冰冻三尺 非一日之寒; or A three –feet layer of ice did not result from a single day of chill.

Conclusion: Mahathir should not be so quick to point fingers at his successor. You know what they say about pointing fingers. One finger is pointed at Badawi, 4 are pointed at himself. That’s why I say Badawi is only 20% to blame.

As an aside, I think the opposition should thank Mahathir for their victories. Just imagine. If Dr M hadn’t so ruthlessly dealt with his previous deputy, would today’s results be possible. If Anwar had succeeded Dr M, he certainly would have continued the BN’s policies; only he wouldn’t be as easy to handle as Badawi. As it turns out, Anwar is now forced to work with the opposition parties and court the Chinese and Indian voters, and win over some disgruntled Malays.

A final word caution to my Chinese and Indian friends – watch Anwar carefully. There is a Cantonese saying; kor kew chou pan. After crossing the bridge, remove the plank.

Thursday, February 28, 2008

My Top 5 Gahmen Boo Boos

I have always had strong faith in the effectiveness of our government. I have always felt proud when I hear foreigners sing praises of how well Singapore is governed (Example here). I even support, in principle at least, the high salaries of our top civil servants and ministers.

But lately, that faith has been shaken by some events which I never expect to happen in a small and first-world country like ours.

1) The drowning of 2SG Hu Enhuai during so-called Combat Survival Training in August, 2003. (Tortured to death would be a more accurate description)

2) The Nicoll Highway Collapse of April 2004.

3) The NKF (National Kidney Foundation) fiasco of 2005.

4) The great Budget Surplus of 2007. After forecasting a deficit $0.7 billion and increasing the GST by 2% points, they tell us we actually had a surplus of $6.47 billion.

5) ‘The Great Escape’ of the suspected Jemaah Islamiah terrorist, Mas Selamat Kastari from police custody yesterday.

Which would you vote as the biggest blunder of all?

I would vote No. 2 because human lives were lost and destroyed; and ample signs of the impending disaster were ignored by those in charge.

But No.1 is the one that makes me most angry because of the sheer negligence and arrogance of the leaders involved.

Thus I am deeply disappointed to read remarks like these being made in parliament a couple of days ago.

“It is this far-sightedness and prudence, as well as the many timely and astute policies implemented, that have played a major role in bringing about such a large surplus.” Hong Kah MP Amy Khor

Tuesday, February 19, 2008

Wrong move

It was reported yesterday that former US President Bush has endorsed John McCain as the Republican Party's nominee for the next US president. McCain was apparently quite happy.

After Bush spoke, McCain said that his endorsement would "help me enormously in the process of uniting our party and moving forward." (CNN)

I wouldn’t be so happy if I were McCain. Right now Americans are sick to the core with the mess created by Bush Junior during his 7 years in office. They are desperately looking for change. Thus anyone who wants to be the next president should be fleeing in the opposite direction from anything to do with the ‘worse than fierce tiger.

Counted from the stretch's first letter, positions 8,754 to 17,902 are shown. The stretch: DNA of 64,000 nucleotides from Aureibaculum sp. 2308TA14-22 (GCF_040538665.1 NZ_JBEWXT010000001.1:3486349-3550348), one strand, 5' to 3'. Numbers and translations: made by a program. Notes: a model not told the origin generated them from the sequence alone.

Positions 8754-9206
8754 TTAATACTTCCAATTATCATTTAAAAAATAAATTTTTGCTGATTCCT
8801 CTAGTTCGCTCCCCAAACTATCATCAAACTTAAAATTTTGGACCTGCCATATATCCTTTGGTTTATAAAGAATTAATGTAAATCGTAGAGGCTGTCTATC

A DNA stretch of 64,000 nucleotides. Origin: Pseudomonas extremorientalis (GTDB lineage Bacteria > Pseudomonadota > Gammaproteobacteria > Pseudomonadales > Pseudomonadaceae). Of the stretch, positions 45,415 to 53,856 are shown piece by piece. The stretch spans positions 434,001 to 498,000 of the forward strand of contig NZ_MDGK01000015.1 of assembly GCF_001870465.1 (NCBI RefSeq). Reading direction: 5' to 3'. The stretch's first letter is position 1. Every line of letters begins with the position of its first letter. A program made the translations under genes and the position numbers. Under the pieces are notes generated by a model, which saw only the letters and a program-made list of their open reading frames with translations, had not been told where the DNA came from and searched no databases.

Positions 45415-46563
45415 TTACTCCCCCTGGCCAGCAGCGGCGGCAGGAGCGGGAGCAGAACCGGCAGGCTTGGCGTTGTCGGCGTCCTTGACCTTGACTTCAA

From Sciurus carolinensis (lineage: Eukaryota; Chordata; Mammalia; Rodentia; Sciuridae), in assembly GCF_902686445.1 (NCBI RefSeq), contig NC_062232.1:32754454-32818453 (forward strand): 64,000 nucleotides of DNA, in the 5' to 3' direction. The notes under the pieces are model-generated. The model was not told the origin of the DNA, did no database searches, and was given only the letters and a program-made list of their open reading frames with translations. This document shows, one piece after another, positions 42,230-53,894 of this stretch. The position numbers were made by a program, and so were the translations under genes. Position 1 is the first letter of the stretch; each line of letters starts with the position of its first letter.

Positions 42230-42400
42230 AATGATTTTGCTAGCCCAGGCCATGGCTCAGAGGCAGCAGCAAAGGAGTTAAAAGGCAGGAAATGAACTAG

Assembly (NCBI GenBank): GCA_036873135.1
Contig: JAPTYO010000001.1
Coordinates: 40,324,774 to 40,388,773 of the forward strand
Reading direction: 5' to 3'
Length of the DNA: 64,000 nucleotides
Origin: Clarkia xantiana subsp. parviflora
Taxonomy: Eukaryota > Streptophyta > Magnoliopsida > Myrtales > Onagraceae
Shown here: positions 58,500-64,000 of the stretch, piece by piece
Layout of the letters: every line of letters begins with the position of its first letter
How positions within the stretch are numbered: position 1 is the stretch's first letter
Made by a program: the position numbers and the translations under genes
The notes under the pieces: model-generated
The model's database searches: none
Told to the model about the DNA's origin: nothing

In Singapore we had a similar situation in the last election. The PAP was desperate to win over Potong Pasir from Chiam See Tong. And so they brought in the big gun – or so they thought, in the person of former prime minister Goh Chok Tong to endorse their candidate, whose name I cannot even recall. Goh Chok Tong even threw in lots of goodies in the form of lift upgrading and that sort of stuff to entice Potong Pasir voters, assuming that Singaporean are kiasu and cannot resist goodies.

PAP as we know, lost, and I doubt Potong Pasir residents ever saw Goh Chok Tong again.

Monday, January 21, 2008

Oops we did it again!

The last time they arrested a Christian couple from America for ‘close proximity’.

This time they want to keep the body of a Chinese who had already converted to Christianity. Apparently she had consulted a Malay Muslim faith healer who tried to convert her to Islam.

I wonder if they are big fans of Britney Spears.

Saturday, January 05, 2008

UMNO Leaders not sensitive

Many UMNO leaders were fond of accusing people of other races and religions of being ‘insensitive’. This was especially so during the Mahathir era when Singapore leaders and newspapers were frequently taken to task for the supposedly 'insensitive' comments they made or printed.

But judging from some of the news coming from up north, I would say that the UMNO leaders themselves are guilty of being insensitive. Let’s take the latest controversy on the use of the word ‘Allah’ for God in the Malay Bible. (By the way, I wonder if Malaysian Muslims know that the Bible has been around for a much longer time than the Quran)

Mr Abdullah Zin, the Minister in the Prime Minister’s department, and de facto minister for Islamic affairs, told reporters on Thursday that the Cabinet is of the view that "Allah" refers to the Muslim God and can only be used by Muslims, who comprise about 60 percent of Malaysia's population. He said:

"The use of the word 'Allah' by non-Muslims may arouse sensitivity and create confusion among Muslims in the country,"

I think the minister could have been more sensitive and said this instead:

"Non-Muslims should not use the word 'Allah' because it may create confusion among non-Malays everywhere."

Most non-Malays like me tend to associate the word Allah with Islam.